Self-Efficacy Impacts Self-Care and HbA1c in Young Adults With Type I Diabetes

Catharine H. Johnston-Brooks, Megan A. Lewis, Satish Garg
2002 Psychosomatic Medicine  
Objective: The present study examined self-efficacy and self-esteem as basic aspects of the self that influence self-care and physiological outcomes among young adults with Type I diabetes. The two aims of this study were 1) to examine the cross-sectional and longitudinal role of the self-variables as they predict self-care and HbA1c and 2) to test whether self-care mediates the association between the self variables and HbA1c using cross-sectional and longitudinal data. Methods: One hundred
more » ... participants were recruited from a regional diabetes outpatient clinic. Inclusion criteria were age (18 -35 years) and duration of diabetes (Ͼ1 year before recruitment). Participants were 61% female and 88% white. In addition, the sample had an average annual income between $24,999 and $34,999, and 85% had completed some or all of college. The average duration of diabetes was 15 years. Results: Using multiple regression analyses we found that, compared with self-esteem, self-efficacy was a better predictor of all aspects of self-care and HbA1c in cross-sectional analyses, in addition to diet and exercise self-care, and a better predictor of HbA1c in longitudinal analyses. The data also supported the cross-sectional and longitudinal mediational model in which better self-care helped account for the association between greater self-efficacy and better HbA1c. Conclusions: Self-efficacy is an important factor for management of self-care practices and physiological outcomes among young adults with Type I diabetes, and self-care may be an important mechanism by which self-efficacy influences HbA1c levels.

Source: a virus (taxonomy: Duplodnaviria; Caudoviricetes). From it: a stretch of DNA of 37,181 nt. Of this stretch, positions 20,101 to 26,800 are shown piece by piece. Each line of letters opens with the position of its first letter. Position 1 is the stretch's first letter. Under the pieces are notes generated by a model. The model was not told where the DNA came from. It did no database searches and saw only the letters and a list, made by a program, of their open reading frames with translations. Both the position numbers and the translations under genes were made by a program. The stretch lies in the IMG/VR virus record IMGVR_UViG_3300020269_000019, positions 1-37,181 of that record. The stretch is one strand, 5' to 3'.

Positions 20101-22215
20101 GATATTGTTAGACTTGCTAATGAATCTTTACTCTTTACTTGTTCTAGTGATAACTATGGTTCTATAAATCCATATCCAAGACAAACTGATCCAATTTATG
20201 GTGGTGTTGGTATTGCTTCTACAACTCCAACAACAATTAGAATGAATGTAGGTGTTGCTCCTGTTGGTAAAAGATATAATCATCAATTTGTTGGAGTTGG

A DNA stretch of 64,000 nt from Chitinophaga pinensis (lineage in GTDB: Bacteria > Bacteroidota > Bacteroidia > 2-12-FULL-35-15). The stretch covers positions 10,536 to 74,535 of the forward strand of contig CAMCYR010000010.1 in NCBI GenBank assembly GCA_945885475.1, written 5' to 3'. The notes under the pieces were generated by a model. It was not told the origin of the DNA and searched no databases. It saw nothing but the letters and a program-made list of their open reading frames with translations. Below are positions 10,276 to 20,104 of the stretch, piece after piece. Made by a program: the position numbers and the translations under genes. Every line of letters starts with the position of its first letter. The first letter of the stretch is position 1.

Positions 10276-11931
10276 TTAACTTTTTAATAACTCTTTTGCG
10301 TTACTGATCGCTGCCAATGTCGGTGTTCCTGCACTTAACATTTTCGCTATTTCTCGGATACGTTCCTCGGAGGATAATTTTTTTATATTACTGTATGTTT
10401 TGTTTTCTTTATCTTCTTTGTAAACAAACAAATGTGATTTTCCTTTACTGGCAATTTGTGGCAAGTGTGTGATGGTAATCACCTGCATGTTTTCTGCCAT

doi:10.1097/00006842-200201000-00007 pmid:11818585 fatcat:qd6v2iy3zrbapdaeuobbg3s6hi